Texting was, at one time, a revolutionary mode of communication but technology has moved on. Messaging apps have taken over and they don’t limit you to just text based messages. You can send almost any type of content over a modern day messaging app like Whatsapp. We’re not just talking photos, videos, and audio files here. You can send files too. Still, text messages have yet to go the way of the dinosaurs and there are times when texting becomes the most reliable (sometimes only) means of communication. If you are out of data an SMS will still deliver your message. To that end, here are the 8 best texting apps for Android.
1. Android Messages
Android Messages has gone through numerous design changes since its inception. Builds earlier than February 2017 gave the impression that Google was not focused on SMS, but they turned it around. Now it supports emojis, highlights hyperlinks and phone numbers when shared, and lets you call contacts directly from the app.
2. Messenger (Facebook)
Messenger was originally part of Facebook’s regular communication, but they have since turned it into its own entity called simply Messenger. It is primarily a means to communicate with your Facebook friends, but when it moved away into its own app, it also integrated text messages. You can send and receive texts if you set the Messenger as the default messaging app. You can assign nicknames, change colors, play games with other players (ala iMessages), if you are connected to the internet. Otherwise you can send a regular text.
3. GO SMS Pro
GO SMS Pro is one of the most ad-heavy apps in this list. The ads appear between actions and if you accidentally click on one there is no getting rid of it until its time has passed. If you are willing to shill the money to get a full version (which it refers to as AdBlock), then you get downloadable stickers, themes and fonts. Sans the ads, this is a decent SMS app, however, with ads it gets old.
4. Textra SMS
Textra SMS has some standout features that include a tonne of material designed themes. It has customizable bubble & app icon colors, dark, light & auto-night modes, and multiple bubble styles. Textra gives you the ability to stop a text while it’s being sent. It also boasts Samsung like slide to delete and slide to call features. It supports a quick reply popup, message blocker/blacklisting, and lets you pin a conversation/text to the top. You can even download add-on Emoji apps to add to the experience.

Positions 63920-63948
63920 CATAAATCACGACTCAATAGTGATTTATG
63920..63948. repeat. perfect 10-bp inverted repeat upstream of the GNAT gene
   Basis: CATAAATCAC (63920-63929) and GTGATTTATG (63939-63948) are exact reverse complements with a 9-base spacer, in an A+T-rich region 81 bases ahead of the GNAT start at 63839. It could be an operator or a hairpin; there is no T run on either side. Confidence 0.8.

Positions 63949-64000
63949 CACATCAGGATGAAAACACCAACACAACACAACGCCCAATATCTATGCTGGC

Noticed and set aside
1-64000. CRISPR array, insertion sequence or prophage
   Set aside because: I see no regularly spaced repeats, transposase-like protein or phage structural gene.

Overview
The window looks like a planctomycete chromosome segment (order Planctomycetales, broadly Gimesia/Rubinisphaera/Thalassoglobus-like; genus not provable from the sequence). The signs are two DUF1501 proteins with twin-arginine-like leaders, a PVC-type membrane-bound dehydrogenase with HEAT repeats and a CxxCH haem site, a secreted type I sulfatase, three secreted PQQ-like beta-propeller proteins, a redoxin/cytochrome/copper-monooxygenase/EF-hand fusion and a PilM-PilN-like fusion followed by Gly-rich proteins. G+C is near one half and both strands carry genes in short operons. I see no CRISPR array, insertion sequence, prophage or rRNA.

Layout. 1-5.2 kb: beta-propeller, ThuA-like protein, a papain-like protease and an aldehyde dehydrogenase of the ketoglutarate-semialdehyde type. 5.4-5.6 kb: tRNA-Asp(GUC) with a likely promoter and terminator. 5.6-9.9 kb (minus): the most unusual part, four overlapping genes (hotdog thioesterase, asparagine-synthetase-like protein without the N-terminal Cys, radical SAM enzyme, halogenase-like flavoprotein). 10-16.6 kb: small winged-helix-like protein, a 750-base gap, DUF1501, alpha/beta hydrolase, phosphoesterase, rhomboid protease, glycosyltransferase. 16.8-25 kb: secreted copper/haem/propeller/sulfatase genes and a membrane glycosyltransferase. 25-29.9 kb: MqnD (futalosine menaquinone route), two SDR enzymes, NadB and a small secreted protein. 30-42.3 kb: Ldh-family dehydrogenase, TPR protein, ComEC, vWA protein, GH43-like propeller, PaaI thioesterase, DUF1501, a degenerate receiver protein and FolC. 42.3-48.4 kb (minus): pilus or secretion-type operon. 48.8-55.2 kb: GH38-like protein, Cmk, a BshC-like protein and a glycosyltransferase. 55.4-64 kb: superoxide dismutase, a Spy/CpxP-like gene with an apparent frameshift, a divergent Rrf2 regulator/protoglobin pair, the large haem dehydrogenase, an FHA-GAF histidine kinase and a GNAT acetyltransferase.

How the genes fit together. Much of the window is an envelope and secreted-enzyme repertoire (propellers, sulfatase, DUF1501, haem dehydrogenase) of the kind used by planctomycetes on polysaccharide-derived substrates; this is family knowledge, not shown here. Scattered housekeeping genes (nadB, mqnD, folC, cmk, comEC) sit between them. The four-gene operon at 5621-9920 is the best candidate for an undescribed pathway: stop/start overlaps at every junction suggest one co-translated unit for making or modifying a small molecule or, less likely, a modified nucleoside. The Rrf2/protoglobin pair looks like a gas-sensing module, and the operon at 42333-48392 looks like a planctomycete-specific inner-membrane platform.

5. Chomp SMS
Chomp SMS adds a layer of security to texting apps with passcode app lock and privacy options. It also lets you schedule sending an SMS (for reminders, birthday wishes). It even has a few features similar to Textra in that you can stop a text mid-send, pin favourites to the top, and blacklist or block messages from a particular sender. Additionally, you can add signatures, text snippets, and customize everything about the app from notification icons, to LED colors, fonts and backgrounds.
Pulse SMS is the only in this list that sorts texts in sections differentiated by time, between today, yesterday, this week, last week, etc. With Pulse SMS, you can install a custom theme for each individual contact/conversation. You can even set one theme throughout all conversations. You can share GIFs from Giphy, set sending delays, get snooze notifications, and use built-in browser to open links without having to leave the app. The app lets you archive conversations, schedule messages, and set an automatic backup and restore system with a web account.
EvolveSMS takes a different approach to layout in that it launches directly into the latest conversation you were having. In order to access your entire text library, tap on the hamburger icon on the left and select a different conversation to view. It simplifies texting to the point that you can immediately get into it, but since it is so against the norm, it takes a learning curve to get used to not seeing your full message list immediately.
Messaging does not let you take screenshots due to a “security policy” otherwise it was standard operations. The app launched and started downloading all messages into itself and that is why it must prevent screenshots because it controls the environment. Unlike other apps on this list, Messaging does not ask for any permissions before accessing content. Other than that little detail, it offers the standard messaging options. There are no customizations that we found, which would have been moot anyway because of the aforementioned inability to take screenshots.